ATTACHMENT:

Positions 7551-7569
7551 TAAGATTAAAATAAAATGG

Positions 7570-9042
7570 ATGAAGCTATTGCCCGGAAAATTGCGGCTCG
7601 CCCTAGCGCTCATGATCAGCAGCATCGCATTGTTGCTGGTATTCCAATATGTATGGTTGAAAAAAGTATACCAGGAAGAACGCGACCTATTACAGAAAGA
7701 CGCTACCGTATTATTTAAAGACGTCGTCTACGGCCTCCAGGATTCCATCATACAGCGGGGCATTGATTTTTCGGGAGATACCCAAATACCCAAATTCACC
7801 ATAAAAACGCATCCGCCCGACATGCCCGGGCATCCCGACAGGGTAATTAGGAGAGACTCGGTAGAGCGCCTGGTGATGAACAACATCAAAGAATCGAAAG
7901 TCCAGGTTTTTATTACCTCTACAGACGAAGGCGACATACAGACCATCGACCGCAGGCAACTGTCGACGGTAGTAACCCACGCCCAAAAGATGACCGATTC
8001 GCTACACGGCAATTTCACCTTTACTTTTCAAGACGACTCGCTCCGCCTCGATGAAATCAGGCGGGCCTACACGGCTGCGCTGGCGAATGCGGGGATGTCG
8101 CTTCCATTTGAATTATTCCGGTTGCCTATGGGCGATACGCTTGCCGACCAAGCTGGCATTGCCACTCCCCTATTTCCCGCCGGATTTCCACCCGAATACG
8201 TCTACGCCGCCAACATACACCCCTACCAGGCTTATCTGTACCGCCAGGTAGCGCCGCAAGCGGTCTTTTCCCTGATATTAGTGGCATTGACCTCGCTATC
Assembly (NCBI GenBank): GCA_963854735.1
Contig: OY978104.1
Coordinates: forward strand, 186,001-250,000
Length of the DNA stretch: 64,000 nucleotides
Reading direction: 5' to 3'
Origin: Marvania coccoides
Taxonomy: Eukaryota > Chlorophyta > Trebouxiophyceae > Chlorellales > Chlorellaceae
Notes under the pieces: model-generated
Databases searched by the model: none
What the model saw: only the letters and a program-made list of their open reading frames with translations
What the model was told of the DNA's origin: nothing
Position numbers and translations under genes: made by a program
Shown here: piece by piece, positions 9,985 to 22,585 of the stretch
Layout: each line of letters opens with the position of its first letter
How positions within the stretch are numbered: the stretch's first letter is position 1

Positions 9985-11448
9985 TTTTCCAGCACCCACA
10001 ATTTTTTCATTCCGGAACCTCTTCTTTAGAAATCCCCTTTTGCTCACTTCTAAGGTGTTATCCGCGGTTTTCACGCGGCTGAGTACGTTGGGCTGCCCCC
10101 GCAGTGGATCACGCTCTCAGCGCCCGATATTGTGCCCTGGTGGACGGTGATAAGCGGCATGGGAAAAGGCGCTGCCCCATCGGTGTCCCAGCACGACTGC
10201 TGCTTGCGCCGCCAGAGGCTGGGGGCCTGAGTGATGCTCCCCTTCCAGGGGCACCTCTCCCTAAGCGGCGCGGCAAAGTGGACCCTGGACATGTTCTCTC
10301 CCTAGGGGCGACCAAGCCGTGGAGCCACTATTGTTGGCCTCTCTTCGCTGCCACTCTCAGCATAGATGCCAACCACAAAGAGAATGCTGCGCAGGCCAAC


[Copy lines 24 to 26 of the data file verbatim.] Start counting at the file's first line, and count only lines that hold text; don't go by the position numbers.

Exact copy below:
Shown here: piece by piece, positions 9,985 to 22,585 of the stretch
Layout: each line of letters opens with the position of its first letter
How positions within the stretch are numbered: the stretch's first letter is position 1